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A Trek in the Himalayas of Nepal: Photos and Travel Tales

Trekking in the Himalayas of Nepal through Langtang to the Langshisha glacier near Tibet

I trekked the Langtang trek in Nepal to the Langshisha glacier, along the Tibetan border. This is a traditional teahouse trek in Nepal. On the way, I passed through many remote villages, most with no electricity and stark living conditions. My travels started in Kathmandu, where my guide Chudamani and I, caught an early morning bus for an all day ride to Dhunche. The bus ride is very dramatic, slowly creeping its way higher and higher into the Himalaya mountains on steep, cliff-hanging roads of huge boulders and deep ruts. Filled with locals, their animals and supplies, people jam together on the inside and on the roof as well, filling literally every available space. Heavily over-loaded, these buses lurch and sway only inches from sheer cliff. I remember hoping and praying the bus driver was happy in his love life. When coming down from over a rise, the brakes give a terrible screech. I wondered how often the rickety old bus received maintenance.

After the grueling 8 hour bus ride, we spent the night in Dhunche (1950m). The next morning we began our trek, spending many days hiking mountain trails to and through Bharku (1860m), Syabru (2130m), Bamboo, Lama Hotel (2400m), Ghora Tabela (3000m) , Langtang (3500m), Mundu, Sindum, and the last of the villages habitable year-round in this part of the Himalayas of Nepal - Kyangjin Gompa (4000m). From Kyangjin Gompa, Chudamani and I made a long and grueling dayhike further, to the approach to Langshisa glacier at about 4300m elevation.

Many of the villages in the Himalayas have no electricity, whereas others have just enough electricity to provide one or two light bulbs in the few "teahouses" that house the trekkers. The teahouses in this part of Nepal are often little more than a stone hut with rooms furnished with only a wooden cot and a one inch pad for sleeping and a candle for light. Most have only a stone outhouse, some also have a separate stone bathhouse with water provided from a sun-warmed tank mounted on the roof. I always insisted on a teahouse with one of these crude, solar-heated showers in one of these stark bathhouses.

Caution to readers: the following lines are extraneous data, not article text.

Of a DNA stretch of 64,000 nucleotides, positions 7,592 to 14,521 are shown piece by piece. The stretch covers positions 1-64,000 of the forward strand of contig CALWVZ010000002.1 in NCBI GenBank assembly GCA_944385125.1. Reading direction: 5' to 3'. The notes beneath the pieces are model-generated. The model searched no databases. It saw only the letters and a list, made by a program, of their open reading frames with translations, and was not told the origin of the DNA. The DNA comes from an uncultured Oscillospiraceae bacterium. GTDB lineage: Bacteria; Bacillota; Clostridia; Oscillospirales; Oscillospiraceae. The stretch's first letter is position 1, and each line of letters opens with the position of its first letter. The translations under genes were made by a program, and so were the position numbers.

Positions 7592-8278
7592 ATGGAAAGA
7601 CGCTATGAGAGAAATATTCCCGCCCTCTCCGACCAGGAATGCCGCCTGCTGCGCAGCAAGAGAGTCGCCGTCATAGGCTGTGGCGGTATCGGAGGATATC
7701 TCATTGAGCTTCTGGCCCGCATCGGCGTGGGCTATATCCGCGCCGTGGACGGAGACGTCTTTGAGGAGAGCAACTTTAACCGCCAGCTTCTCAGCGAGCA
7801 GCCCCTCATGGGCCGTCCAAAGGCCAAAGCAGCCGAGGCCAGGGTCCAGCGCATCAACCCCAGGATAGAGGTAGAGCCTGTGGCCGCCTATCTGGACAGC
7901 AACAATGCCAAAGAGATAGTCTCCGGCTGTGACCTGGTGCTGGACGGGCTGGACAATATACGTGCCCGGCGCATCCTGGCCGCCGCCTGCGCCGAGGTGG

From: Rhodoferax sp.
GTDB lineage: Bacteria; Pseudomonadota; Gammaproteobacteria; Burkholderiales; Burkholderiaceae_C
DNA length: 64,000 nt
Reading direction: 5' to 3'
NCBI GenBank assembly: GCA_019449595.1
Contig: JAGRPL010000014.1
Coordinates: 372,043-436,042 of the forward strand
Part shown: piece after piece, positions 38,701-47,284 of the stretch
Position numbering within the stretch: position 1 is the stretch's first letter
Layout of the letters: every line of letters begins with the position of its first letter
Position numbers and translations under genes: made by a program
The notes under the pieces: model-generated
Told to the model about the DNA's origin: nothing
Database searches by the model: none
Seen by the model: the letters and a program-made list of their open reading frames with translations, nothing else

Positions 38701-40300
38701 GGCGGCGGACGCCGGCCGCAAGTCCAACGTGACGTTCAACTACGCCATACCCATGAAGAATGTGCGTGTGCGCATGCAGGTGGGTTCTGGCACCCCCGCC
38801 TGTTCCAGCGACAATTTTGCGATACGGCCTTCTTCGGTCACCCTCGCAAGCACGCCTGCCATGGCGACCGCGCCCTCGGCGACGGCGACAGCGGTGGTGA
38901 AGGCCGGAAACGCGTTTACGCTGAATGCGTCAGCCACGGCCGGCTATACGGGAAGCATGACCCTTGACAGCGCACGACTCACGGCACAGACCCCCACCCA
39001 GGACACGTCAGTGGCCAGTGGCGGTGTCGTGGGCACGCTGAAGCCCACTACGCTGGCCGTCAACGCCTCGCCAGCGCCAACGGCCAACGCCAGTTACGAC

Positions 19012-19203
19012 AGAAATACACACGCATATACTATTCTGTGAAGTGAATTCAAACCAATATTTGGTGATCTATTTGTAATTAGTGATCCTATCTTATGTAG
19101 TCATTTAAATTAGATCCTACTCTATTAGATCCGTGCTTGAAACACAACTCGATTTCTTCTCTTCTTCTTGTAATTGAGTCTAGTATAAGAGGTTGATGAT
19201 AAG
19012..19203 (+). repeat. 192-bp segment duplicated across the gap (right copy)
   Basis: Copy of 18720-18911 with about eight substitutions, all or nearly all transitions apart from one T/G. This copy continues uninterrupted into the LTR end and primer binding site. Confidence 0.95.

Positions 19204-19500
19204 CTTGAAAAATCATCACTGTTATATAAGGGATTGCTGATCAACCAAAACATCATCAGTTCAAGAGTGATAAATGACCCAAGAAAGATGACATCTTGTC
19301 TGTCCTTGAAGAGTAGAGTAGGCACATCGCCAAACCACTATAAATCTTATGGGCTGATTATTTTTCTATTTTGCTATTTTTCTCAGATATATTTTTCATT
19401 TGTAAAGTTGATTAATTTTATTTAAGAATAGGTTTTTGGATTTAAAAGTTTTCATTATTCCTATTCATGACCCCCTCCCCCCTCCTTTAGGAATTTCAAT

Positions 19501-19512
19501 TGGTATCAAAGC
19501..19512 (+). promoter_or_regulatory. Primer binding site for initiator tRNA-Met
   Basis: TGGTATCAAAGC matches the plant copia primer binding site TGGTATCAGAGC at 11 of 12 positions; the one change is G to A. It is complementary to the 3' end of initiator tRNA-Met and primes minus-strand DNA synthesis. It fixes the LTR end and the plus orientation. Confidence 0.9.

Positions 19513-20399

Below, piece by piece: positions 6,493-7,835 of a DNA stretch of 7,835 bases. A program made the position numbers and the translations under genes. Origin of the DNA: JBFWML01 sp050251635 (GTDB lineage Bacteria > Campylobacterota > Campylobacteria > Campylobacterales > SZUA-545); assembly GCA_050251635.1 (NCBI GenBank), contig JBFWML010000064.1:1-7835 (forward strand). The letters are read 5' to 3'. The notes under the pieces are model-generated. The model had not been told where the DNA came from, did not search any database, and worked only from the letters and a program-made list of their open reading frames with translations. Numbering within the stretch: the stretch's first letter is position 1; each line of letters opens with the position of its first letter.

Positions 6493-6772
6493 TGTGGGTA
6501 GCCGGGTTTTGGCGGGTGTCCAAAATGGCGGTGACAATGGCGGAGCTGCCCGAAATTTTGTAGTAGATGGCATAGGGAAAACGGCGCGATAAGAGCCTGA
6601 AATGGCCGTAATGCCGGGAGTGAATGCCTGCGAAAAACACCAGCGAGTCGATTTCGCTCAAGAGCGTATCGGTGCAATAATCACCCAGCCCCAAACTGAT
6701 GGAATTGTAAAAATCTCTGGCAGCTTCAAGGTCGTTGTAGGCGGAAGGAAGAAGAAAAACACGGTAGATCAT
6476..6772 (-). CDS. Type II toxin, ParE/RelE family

Information on the trekking agency I used for my Himalayan trek can be found in the link at the top of the page. I hope you enjoy my photos of Nepal.

village along a himalayan mountain crest in nepal

Approaching Syabru in the Himalayan Mountains of Nepal
approaching syabru, Nepal in the himalayan mountains
Villages in the Himalaya Mountains are usually built along a strip of mountain crest. As a result, homes are not clustered or situated facing one another along a street as our towns and villages are. Indeed, there are no streets, the villages having only foot trails. Everyone moves around here by foot. There are no motorized vehicles. I'd guess these people have never seen or heard one.
A view of the terraced slopes of the Himalaya Mountains in Nepal
another photo of scenic syabru, nepal
The views from the trails that interconnect the Himalayan villages in Nepal are beautiful. Syabru at an elevation of about 2200 meters sits along a scenic ridge.

There seemed only to be young people and old people here. Faces age rapidly in the ultraviolet rays of the sun, which are poorly filtered at such high altitudes in the Himalayas. You might notice the hilt of this man's khukuri knife, a kind of sword almost, similar to the type used by Gurkha soldiers. All males in this part of Nepal carry one from the time they are about 12 or so.

An Old Man Near Langtang
an old man near langtang, nepal

More Himalaya Photos - page 2